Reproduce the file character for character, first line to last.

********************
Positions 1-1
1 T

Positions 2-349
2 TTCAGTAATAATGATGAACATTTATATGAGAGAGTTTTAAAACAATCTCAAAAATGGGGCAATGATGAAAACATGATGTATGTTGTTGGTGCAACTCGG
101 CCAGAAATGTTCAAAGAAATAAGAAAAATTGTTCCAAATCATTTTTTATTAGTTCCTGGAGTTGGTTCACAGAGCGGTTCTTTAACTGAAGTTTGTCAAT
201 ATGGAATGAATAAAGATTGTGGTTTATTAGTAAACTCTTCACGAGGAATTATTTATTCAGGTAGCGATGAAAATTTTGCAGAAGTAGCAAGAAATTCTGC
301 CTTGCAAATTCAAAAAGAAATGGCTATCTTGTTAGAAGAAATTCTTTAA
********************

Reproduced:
Positions 1-1
1 T

Positions 2-349
2 TTCAGTAATAATGATGAACATTTATATGAGAGAGTTTTAAAACAATCTCAAAAATGGGGCAATGATGAAAACATGATGTATGTTGTTGGTGCAACTCGG
101 CCAGAAATGTTCAAAGAAATAAGAAAAATTGTTCCAAATCATTTTTTATTAGTTCCTGGAGTTGGTTCACAGAGCGGTTCTTTAACTGAAGTTTGTCAAT
201 ATGGAATGAATAAAGATTGTGGTTTATTAGTAAACTCTTCACGAGGAATTATTTATTCAGGTAGCGATGAAAATTTTGCAGAAGTAGCAAGAAATTCTGC
301 CTTGCAAATTCAAAAAGAAATGGCTATCTTGTTAGAAGAAATTCTTTAA